Tuesday, September 20, 2005

Mornings in the Red River Gorge are quiet, like the silence that comes just after a birth. In those first few moments when the shell-shocked baby's just come out, everyone involved is stunned speechless at the sacredness of this violent, profound mystery—something out of nothing, creatio ex nihilo, light out of the darkness...

So the thought entered my mind as I stood at the edge of the ravine, overlooking the valley still in night and the cliff-tops opposite slowly waking up in the light, a warm wash of sandstone, the color of a baby's stomach. It had been a moonless night, and being surrounded by trees had made the night thicker still, so I was glad when the sun approached, bringing back the blue sky we live our daily lives beneath.

This is what I had just arisen out of: a black night whose first part was filled with the noise of creation—cicadas droning their last desperate summer speech, the trees whining in the breeze, the rustle of debris as small, unknown animals settled in, the murmur of the campfire breathing its last. Then midnight came, and all was silent, as though some unknown presence was holding its breath.

They say that this is the evil hour, when the spirits can come forth and prowl a land they knew once while living. Indeed, you feel as though something is watching you from the edge of the campsite. It may only be a shy bobcat, pausing to observe the strange new beings on the cliff-top before making his way home to some pine-needle cushioned rock niche. But that feeling of unease remains, and some distant fear is awakened: fear of the darkness, and the void.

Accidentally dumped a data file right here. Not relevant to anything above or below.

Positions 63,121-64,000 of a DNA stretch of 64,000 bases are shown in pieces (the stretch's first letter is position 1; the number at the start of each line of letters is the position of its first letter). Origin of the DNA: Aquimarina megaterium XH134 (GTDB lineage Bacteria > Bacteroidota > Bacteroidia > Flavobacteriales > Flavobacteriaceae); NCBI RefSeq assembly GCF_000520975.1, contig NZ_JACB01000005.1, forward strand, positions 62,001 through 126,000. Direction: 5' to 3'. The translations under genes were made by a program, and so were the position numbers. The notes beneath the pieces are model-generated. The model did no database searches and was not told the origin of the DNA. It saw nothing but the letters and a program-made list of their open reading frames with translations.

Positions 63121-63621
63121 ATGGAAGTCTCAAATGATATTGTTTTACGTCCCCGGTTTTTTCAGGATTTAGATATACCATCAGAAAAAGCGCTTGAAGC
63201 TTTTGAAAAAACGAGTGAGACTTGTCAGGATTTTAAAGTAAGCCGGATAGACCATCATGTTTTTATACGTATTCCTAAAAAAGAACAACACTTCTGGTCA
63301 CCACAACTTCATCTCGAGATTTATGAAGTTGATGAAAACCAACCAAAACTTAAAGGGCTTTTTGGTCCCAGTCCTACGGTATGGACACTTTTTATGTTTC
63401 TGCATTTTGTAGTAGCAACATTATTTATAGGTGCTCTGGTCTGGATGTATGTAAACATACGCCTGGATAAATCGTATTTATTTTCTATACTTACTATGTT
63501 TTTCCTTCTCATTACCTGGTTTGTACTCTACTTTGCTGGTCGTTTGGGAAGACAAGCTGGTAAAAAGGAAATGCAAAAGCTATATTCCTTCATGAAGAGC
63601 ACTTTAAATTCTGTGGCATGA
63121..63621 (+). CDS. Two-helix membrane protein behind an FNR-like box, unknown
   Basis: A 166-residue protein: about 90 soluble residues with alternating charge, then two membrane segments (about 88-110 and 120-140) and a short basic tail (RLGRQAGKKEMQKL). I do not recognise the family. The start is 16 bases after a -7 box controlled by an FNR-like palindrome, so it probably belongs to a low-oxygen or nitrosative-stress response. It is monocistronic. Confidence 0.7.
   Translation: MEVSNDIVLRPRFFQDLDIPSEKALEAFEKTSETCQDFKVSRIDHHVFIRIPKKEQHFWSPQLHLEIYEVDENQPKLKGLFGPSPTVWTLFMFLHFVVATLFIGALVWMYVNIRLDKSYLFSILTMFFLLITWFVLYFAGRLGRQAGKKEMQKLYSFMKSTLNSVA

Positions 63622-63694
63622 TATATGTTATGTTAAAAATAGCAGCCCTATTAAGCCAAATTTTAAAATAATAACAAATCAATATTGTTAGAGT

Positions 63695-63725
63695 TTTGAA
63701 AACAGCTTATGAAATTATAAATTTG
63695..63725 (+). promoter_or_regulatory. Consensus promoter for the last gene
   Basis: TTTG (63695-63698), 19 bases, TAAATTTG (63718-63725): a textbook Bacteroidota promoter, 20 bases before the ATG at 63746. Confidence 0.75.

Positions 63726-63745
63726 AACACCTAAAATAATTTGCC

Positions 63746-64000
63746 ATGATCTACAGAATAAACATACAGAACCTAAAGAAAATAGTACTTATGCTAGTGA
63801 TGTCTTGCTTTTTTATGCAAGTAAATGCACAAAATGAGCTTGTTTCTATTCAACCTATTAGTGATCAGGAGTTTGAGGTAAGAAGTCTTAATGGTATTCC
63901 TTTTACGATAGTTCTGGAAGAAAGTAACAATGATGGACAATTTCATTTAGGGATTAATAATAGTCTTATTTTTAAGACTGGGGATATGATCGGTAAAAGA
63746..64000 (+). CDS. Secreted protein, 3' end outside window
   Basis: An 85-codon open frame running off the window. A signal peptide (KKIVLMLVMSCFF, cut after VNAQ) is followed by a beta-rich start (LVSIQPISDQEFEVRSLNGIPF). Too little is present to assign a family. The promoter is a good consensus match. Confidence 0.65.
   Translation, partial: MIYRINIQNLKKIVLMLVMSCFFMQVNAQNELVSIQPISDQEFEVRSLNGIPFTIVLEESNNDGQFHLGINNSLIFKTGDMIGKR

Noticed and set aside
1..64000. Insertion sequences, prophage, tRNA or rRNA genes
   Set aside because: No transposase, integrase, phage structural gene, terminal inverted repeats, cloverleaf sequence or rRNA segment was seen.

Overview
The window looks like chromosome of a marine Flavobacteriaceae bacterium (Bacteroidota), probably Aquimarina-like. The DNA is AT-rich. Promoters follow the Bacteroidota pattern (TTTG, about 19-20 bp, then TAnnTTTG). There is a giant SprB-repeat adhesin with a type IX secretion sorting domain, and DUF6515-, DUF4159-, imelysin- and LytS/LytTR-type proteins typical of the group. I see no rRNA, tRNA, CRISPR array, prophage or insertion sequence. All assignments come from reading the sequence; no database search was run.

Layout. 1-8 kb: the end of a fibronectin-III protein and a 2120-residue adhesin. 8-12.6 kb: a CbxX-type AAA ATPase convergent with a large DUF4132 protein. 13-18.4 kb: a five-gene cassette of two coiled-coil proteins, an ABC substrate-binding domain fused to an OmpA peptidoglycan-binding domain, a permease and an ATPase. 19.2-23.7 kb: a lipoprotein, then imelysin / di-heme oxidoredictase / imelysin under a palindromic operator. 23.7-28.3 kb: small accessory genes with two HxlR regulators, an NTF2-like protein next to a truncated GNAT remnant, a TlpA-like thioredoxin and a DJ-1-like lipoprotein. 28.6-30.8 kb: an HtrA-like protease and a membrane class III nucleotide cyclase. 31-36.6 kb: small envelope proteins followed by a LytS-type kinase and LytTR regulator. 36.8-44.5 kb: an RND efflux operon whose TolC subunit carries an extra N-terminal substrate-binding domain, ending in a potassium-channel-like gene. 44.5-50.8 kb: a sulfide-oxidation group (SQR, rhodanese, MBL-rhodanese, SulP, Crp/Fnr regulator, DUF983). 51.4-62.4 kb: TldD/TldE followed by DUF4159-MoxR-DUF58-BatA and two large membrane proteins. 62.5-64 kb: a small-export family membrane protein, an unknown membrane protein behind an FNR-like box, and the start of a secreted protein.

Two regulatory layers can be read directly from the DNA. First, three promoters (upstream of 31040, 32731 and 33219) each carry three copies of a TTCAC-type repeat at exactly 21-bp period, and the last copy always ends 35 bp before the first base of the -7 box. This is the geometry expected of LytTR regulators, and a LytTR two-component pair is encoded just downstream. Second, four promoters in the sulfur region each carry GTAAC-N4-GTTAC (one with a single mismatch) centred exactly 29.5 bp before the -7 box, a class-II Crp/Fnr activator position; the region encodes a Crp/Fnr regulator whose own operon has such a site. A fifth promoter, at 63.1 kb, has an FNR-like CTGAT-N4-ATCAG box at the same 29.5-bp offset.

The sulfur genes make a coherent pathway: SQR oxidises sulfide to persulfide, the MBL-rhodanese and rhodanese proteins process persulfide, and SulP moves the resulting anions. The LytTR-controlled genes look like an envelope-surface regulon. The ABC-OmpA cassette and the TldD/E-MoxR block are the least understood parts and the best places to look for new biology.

And so the pagans worshipped the sun, for they desperately believed that honoring it would assure the return of the light, their life—their salvation. I understood now a little of that desperation as I stood there on the ridge, exalting in the sunrise, joyously watching the valley emerging from the darkness as abruptly as a baby bursting forth from his mother’s womb, from the void. A passage came to mind then, startling in its newfound clarity:

“People living out their lives in the dark,
saw a huge light;
living in that dark, dark land of death,
they watched the sun come up.”

Isaiah’s foretelling suddenly jointed together and came alive for me with as much immediacy as the rock supporting my feet, the falcon’s sloping flight above the ridge, and the textured leaves of the newly-emerged trees beneath. I became aware then of the sacredness of the silence surrounding me, involving all that I could see. It seemed to murmur, with the freshly-stoked campfire, that bone-shivering prophecy: “Salvation is at hand!” And for once, in the growing warmth of the sun, I grasped the immensity of the situation, the profundity of the knowledge we take for granted: a prophecy that has come true.

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